How Lawmakers Use Satirical Bills To Troll Anti-Abortion Legislation

CREDIT: AP Photo, Sue Ogrocki

Oklahoma state Sen. Constance Johnson (D-Oklahoma City) speaks at a news conference in Oklahoma City, Tuesday, May 8, 2012.

As an increasing number of conservative lawmakers attempt to insert politics into women’s personal reproductive choices, more and more of their female peers are fighting back with satirical legislation.

The latest came last week, when a Kentucky lawmaker introduced a new bill that would regulate access to erectile dysfunction drugs using restrictions similar to what many women currently face when trying to get an abortion in the state. Rep. Mary Lou Marzian (D) penned the bill to emphasize the unnecessary hoops women in her state (and others) have to jump through to make a private decision about their body. And she certainly wasn’t the first to do so. Over the past five years, liberal women lawmakers have crafted a variety of tongue-in-cheek bills to respond to their GOP counterparts’ anti-abortion legislation. None of the bills made it far — but that wasn’t their intention. Here’s a few of the highlights:

Defining masturbation as an act violence against the unborn

Oklahoma State Sen. Constance Johnson (D) submitted an amendment to an Oklahoma Personhood bill in 2012 in which: “Any action in which a man ejaculates or otherwise deposits semen anywhere but in a woman’s vagina shall be interpreted and construed as an action against an unborn child.” Johnson said she tacked on this amendment to express her frustration in the state’s interest in policing women’s eggs while ignoring male involvement in conception.

Banning vasectomies

In response to a Georgia bill that would incriminate women who had an abortion 20 weeks into a pregnancy, State Rep. Yasmin Neal (D) filed a bill in 2012 outright banning vasectomies using similar language.

“It is patently unfair that men avoid the rewards of unwanted fatherhood by presuming that their judgment over such matters is more valid than the judgment of the General Assembly,” the bill read. Neal stressed that her legislation was pure satire, and said that “even if it were proposed as a serious issue, it’s still not my place as a woman to tell a man what to do with his body.”

Imposing mandatory waiting periods and sex therapy for Viagra users

Last year, South Carolina Rep. Mia McLeod (D) introduced a bill similar to Kentucky’s Marzian, adding strict regulation to men’s access to erectile dysfunction drugs. In her bill, men would have to obtain a “notarized affidavit in which at least one of the patient’s sexual partners affirms that the patient has experienced symptoms of erectile dysfunction,” be seen by a state-licensed sexual therapist, and consider celibacy as a better “lifestyle choice.” Like Marzian, McLeod’s bill mimics South Carolina’s own stringent restrictions on abortion.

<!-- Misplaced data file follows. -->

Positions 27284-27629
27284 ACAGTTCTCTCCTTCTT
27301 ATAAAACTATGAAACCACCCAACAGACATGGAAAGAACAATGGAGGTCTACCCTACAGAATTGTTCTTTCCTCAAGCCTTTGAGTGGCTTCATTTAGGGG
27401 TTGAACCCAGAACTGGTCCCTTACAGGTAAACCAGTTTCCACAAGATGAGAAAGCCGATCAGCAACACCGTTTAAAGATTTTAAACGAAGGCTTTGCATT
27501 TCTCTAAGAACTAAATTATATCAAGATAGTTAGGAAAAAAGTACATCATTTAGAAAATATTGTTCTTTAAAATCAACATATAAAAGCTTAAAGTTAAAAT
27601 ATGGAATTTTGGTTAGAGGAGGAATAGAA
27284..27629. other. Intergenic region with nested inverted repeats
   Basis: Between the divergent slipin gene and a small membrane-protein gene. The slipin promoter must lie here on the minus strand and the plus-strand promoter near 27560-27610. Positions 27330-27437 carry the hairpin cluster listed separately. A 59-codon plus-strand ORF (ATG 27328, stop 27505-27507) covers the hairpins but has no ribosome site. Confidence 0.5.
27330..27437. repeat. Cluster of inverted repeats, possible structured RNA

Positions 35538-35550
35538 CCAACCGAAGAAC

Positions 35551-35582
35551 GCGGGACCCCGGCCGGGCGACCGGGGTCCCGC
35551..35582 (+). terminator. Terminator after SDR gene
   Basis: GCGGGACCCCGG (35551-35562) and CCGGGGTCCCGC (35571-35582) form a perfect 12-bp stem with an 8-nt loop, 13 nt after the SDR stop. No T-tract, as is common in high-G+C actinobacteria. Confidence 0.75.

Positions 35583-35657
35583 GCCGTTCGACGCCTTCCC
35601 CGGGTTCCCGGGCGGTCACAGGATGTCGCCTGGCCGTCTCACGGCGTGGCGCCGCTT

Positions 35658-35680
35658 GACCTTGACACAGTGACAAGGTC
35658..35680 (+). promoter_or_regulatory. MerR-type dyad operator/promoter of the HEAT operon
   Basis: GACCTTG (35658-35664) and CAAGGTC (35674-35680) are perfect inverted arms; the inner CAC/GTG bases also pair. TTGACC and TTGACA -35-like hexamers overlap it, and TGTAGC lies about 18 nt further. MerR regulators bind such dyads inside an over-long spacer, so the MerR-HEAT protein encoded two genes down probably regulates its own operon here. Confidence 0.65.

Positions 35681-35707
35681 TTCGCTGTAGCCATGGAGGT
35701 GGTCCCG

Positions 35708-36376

Making guns as difficult to obtain as an abortion

Instead of cracking down on men’s access to health care, Missouri State Rep. Stacey Newman (D) filed a bill last year to make it just as difficult to buy a deadly weapon in the state as it currently is to get an abortion.

The bill pushed a 72-hour waiting period for prospective gun buyer — similar to the time a woman has to wait before returning to a doctor’s office to get an abortion after her first visit — and banned people from buying a gun more than 120 miles from their home. Additionally, buyers would be required to meet with a physician to discuss the risks of gun ownership and receive information on gun alternatives, like “peaceful and nonviolent conflict resolution.”

“If we truly insist that Missouri cares about ‘all life’, then we must take immediate steps to address our major cities rising rates of gun violence,” Newman said in a statement.

Requesting a religious exception from ‘unscientific laws’

The Satanic Temple — a faith community that describes itself as facilitating “the communication and mobilization of politically aware Satanists, secularists, and advocates for individual liberty” — campaigned in 2014 for a religious exemption from certain anti-abortion laws, since they didn’t rely on scientific accuracy. On the heels of the Supreme Court’s Hobby Lobby ruling, the group said that like the anti-abortion company, their beliefs were violated by state-level laws — specifically the “informed consent” laws that rely on misleading information about abortion risks.

“Because of the respect the Court has given to religious beliefs, and the fact that our our beliefs are based on best available knowledge, we expect that our belief in the illegitimacy of state mandated ‘informational’ material is enough to exempt us, and those who hold our beliefs, from having to receive them,” a spokesperson for the organization said in a statement.